André Laurie.

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gave her to him with joy. Shortly after their marriage I was
appointed consul to Riga; and my son-in-law being detained by
business interests in the United States, I was obliged to leave my
daughter. She became a mother, and to her son was given my
Christian name, united to that of his father - Emile Henry Georges.

"Six months afterward my son-in-law was killed by an accident in
the mines. As soon as she could settle up his affairs, my poor
daughter, only twenty years of age, embarked at New York on the
'Cynthia' for Hamburg, to join me by the most direct route.

"On the 7th of October, 1858, the 'Cynthia' was shipwrecked off the
Faroe Islands. The circumstances of the shipwreck were suspicious,
and have never been explained.

"At the moment of the disaster, when the passengers were taking
their places one by one in the boat, my little grandson, seven
months old - whom his mother had tied to a buoy for safety - slipped
or was pushed into the sea, and was carried away by the storm and
disappeared. His mother, crazed by this frightful spectacle, tried
to throw herself into the sea. She was prevented by main force and
placed in a fainting condition in one of the boats, in which were
three other persons, and who had alone escaped from the shipwrecked
vessel. In forty-nine hours this boat reached one of the Faroe
Islands. From there my daughter returned to me after a dangerous
illness which lasted seven weeks, thanks to the devoted attentions
of the sailor who saved her and who brought her to me. This brave
man, John Denman, died in my service in Asia Minor.

"We had but little hope that the baby had survived the shipwreck. I,
however, sought for him among the Faroe and Shetland Islands, and
upon the Norwegian coast north of Bergen. The idea of his cradle
floating any further seemed impossible, but I did not give up my
search for three years; and Noroe must be a very retired spot, or
surely some inquiries would have been made there. When I had given
up all hope I devoted myself exclusively to my daughter, whose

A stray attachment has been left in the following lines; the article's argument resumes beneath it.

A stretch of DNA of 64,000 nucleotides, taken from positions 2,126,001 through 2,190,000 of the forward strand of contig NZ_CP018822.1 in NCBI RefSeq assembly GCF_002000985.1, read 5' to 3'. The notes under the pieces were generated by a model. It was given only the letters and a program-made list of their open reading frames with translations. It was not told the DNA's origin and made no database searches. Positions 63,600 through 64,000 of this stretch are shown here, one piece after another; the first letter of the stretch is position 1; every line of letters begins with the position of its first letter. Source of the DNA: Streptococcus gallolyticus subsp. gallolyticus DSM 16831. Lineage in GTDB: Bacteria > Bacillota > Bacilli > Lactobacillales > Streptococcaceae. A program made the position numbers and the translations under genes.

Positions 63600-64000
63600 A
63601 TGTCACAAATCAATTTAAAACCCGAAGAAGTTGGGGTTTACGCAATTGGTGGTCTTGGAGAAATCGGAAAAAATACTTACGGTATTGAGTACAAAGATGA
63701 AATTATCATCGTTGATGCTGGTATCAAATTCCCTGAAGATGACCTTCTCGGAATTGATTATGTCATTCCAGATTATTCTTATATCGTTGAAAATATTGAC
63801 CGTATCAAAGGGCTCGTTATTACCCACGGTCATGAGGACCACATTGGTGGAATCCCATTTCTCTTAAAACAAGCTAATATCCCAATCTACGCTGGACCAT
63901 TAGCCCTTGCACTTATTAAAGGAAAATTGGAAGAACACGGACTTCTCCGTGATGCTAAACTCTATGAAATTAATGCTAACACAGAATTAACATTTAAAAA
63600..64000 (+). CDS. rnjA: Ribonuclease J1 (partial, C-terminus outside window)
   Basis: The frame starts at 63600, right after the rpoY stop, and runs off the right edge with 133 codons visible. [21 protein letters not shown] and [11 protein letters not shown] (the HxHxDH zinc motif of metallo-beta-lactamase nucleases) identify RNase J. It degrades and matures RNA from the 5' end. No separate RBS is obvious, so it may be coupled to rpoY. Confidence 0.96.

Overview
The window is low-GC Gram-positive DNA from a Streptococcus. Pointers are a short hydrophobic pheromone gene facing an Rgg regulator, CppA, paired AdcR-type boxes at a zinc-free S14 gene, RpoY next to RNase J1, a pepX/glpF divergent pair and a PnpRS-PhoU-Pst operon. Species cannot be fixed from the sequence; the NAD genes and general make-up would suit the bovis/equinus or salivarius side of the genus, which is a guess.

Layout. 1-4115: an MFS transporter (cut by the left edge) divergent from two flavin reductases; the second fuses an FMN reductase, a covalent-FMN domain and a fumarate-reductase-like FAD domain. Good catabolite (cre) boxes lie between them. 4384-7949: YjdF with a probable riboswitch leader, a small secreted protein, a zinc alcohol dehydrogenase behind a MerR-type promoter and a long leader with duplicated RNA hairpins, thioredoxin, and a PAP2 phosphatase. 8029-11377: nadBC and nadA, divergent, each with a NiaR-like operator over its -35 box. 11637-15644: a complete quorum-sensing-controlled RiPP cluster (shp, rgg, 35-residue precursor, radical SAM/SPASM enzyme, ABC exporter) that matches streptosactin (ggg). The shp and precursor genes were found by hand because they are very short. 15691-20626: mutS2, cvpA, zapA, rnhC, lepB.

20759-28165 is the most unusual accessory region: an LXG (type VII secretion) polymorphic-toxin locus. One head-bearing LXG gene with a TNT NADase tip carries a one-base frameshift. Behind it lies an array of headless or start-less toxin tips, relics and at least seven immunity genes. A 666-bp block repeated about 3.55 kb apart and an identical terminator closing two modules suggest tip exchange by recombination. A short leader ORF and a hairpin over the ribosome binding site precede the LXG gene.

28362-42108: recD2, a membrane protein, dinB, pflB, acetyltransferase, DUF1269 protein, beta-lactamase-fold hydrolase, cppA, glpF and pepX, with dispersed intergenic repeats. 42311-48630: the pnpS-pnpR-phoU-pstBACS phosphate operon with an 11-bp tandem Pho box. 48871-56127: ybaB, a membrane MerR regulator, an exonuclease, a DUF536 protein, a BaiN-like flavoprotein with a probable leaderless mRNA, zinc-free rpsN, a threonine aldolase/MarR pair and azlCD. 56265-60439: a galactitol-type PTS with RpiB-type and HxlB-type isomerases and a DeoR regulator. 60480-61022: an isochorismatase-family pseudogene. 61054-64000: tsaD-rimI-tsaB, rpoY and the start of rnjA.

physical and moral health required great attention. I succeeded in
being sent to the Orient, and I sought, by traveling and scientific
enterprises, to draw off her thoughts from her affliction. She has
been my inseparable companion sharing all my labors, but I have
never been able to lighten her incurable grief. We returned to
France, and we now live in Paris in an old house which I own.

"Will it be my happiness to receive there my grandson, for whom we
have mourned so many years? This hope fills me with too much joy,
and I dare not speak of it to my daughter, until I am assured of
its truth; for, if it should prove false, the disappointment would
be too cruel.

"To-day is Monday: they tell me at the post-office that by next
Saturday I can receive your answer."

Erik had hardly been able to read this, for the tears would obscure his
sight. He also felt afraid to yield too quickly to the hope which had
been so suddenly restored to him. He told himself that every detail
coincided - the dates agreed; all the events down to the most minute
particulars. He hardly dared to believe, however, that it could be true.
It was too much happiness to recover in a moment his family, his own
mother, his country. And such a country - the one that he could have
chosen above all because she possessed the grandeur, the graces, the
supreme gifts of humanity - because she had fostered genius, and the
civilization of antiquity, and the discoveries and inventions of modern

He was afraid that he was only dreaming. His hopes had been so often
disappointed. Perhaps the doctor would say something to dispel his
illusions. Before he did anything he would submit these facts to his
cooler judgment.

The doctor read the documents attentively which he carried to him, but
not without exclamations of joy and surprise.

"You need not feel the slightest doubt!" he said, when he had finished.
"All the details agree perfectly, even those that your correspondent
omits to mention, the initials on the linen, the device engraved on the
locket, which are the same as those on the letter. My dear child, you
have found your family this time. You must telegraph immediately to your

"But what shall I tell him?" asked Erik, pale with joy.

"Tell him that to-morrow you will set out by express, to go and embrace
him and your mother!"

The young captain only took time to press the hands of this excellent
man, and he ran and jumped into a cab to hasten to the telegraph office.

He left Stockholm that same day, took the railroad to Malmo on the
north-west coast of Sweden, crossed the strait in twenty minutes,
reached Copenhagen, took the express train through to Holland and
Belgium, and at Brussels the train for Paris.